According to some reports, the Iraqi-born architect has already agreed to draw up plans for an Islamic museum in the war-torn capital.
However, although the prospect of designing a building in the country of her birth clearly appeals to her, Hadid has tried to dismiss the claims.
A spokesman for Hadid said: 'She is not sure where the rumours have come from. She has admitted she would quite like to do something in Baghdad, but the stories of an appointment are untrue.'
It is now understood Hadid has written to The Art Newspaper - one of the key sources of the rumour - in an effort to set the record straight.
But broadcaster Dan Cruickshank, who visited Baghdad after the end of hostilities, said that the rumours had a 'certain ring of truth' about them. 'The story has a lovely symmetry and I have nothing against Zaha,' he said. 'But the museum hasn't even been damaged by the war. There's nothing wrong with it.'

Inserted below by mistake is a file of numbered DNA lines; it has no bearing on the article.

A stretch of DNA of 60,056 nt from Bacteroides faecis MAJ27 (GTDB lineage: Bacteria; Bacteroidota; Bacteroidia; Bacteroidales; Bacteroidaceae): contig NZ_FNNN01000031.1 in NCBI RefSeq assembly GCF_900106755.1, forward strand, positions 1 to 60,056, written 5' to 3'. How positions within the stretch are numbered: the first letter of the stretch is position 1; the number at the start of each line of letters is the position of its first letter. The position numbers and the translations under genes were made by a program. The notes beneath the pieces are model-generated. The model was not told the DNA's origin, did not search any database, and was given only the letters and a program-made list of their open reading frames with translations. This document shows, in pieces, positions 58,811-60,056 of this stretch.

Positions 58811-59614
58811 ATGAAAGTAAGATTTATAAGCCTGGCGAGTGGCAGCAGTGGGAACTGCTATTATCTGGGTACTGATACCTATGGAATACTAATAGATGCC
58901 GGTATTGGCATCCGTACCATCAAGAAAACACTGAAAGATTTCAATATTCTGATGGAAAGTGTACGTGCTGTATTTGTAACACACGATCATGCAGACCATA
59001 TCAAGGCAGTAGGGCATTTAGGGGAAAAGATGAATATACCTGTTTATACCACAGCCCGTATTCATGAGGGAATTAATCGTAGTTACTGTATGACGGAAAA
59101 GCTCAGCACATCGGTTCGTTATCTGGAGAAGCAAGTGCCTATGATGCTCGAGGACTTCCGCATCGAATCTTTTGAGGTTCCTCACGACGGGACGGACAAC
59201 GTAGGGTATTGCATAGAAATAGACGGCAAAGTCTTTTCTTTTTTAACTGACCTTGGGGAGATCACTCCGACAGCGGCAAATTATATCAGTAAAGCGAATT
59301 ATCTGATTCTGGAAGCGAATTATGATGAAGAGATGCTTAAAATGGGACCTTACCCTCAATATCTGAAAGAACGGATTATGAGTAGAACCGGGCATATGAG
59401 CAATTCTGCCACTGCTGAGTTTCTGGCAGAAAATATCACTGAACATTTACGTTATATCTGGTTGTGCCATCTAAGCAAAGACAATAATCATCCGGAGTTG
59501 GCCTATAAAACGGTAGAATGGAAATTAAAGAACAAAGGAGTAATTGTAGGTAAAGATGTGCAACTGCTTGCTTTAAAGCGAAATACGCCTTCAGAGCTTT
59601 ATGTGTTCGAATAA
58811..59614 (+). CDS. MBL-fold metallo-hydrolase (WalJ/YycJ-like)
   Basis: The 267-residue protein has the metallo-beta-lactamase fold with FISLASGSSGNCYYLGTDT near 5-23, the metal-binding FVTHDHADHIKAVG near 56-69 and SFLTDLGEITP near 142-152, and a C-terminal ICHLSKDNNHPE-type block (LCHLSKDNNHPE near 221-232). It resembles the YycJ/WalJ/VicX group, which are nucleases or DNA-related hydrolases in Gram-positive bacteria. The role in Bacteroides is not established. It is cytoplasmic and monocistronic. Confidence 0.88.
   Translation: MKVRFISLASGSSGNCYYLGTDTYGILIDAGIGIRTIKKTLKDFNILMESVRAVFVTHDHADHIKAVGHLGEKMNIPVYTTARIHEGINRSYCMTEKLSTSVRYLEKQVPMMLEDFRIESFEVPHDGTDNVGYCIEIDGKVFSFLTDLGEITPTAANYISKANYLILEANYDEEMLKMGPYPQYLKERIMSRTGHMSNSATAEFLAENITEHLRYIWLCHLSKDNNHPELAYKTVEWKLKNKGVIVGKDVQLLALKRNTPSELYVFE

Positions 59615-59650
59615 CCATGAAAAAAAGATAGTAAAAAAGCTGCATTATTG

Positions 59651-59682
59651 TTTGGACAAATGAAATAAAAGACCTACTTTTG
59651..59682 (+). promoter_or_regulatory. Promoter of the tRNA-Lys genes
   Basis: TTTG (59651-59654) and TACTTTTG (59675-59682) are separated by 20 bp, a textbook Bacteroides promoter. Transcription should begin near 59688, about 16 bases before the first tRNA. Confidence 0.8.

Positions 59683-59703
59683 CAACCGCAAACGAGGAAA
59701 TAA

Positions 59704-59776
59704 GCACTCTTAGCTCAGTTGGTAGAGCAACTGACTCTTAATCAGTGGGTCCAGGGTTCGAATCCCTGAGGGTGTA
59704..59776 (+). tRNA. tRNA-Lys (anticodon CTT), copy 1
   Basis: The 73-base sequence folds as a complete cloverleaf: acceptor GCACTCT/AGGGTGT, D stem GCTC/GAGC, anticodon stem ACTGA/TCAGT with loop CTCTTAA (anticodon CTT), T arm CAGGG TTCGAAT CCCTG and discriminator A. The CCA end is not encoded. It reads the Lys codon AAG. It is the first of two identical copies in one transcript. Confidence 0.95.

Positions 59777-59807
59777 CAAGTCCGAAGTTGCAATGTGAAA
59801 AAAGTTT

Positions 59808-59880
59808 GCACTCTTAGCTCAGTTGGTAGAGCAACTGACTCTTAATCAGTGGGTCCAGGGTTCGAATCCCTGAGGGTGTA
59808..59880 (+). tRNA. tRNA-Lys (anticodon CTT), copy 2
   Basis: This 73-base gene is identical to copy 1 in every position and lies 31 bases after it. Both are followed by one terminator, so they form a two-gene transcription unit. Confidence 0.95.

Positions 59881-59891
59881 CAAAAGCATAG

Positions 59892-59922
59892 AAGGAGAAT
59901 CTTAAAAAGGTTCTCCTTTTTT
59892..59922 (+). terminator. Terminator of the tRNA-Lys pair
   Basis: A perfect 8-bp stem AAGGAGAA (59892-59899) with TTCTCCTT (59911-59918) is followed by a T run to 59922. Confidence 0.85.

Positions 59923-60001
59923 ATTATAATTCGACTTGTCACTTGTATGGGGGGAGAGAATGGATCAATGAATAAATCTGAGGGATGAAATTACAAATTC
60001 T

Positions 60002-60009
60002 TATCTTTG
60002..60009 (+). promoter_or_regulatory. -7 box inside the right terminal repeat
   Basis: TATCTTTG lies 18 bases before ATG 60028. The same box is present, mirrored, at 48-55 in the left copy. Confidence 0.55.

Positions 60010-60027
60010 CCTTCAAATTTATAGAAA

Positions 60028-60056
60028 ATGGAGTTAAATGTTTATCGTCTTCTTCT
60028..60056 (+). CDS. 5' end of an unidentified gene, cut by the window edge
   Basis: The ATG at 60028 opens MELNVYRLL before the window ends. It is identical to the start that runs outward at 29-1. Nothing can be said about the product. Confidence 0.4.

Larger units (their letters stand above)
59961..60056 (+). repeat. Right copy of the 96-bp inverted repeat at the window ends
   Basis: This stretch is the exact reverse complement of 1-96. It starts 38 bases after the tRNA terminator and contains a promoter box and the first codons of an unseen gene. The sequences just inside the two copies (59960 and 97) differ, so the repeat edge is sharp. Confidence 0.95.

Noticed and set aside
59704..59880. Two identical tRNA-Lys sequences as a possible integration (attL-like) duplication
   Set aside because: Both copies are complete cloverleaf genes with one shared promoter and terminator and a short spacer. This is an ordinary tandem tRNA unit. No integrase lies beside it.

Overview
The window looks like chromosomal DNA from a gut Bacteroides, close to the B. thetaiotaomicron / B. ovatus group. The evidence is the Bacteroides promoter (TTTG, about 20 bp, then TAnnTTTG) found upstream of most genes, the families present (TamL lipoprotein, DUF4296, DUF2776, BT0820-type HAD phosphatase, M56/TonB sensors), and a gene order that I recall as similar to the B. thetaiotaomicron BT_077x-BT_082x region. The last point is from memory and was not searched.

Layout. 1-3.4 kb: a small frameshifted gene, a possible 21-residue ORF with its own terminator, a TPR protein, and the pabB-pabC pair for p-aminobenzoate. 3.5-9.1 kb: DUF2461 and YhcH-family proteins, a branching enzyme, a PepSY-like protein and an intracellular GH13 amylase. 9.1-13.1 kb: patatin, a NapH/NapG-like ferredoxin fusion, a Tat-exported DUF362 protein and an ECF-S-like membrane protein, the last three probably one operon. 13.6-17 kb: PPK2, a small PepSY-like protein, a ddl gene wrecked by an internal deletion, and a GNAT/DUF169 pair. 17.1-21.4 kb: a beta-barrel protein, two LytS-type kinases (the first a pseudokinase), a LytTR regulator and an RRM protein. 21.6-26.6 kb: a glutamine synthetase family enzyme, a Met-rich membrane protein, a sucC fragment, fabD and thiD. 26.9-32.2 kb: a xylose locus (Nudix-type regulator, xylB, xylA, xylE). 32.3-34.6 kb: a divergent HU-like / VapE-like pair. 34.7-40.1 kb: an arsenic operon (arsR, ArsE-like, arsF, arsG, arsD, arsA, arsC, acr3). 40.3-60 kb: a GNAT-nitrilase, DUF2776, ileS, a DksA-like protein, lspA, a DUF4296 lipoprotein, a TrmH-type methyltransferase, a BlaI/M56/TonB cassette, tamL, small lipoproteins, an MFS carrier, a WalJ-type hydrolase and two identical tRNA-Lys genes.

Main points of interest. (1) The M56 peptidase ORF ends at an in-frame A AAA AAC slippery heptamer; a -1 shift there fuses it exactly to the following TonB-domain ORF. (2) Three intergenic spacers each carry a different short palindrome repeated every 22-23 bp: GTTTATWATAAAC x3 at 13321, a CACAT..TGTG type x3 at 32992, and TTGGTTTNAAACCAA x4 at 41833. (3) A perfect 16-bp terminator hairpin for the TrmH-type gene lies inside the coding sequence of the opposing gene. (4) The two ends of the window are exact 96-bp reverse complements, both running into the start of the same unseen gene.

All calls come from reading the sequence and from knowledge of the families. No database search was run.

He insisted that there are far more pressing issues for both the museum and the city. 'Building a new museum is patently absurd in the current climate. It's a smokescreen to divert attention away from the more important issues. Openness about what was stolen is needed. Security is the priority and if the money is there, what about spending it on protecting the site from looters? The museum building is the least of the worries.'
In April 2003, the world was shocked when news filtered through from the Middle East that the museum was being ransacked by civilians - souvenir hunters keen to lay their hands on historical treasures.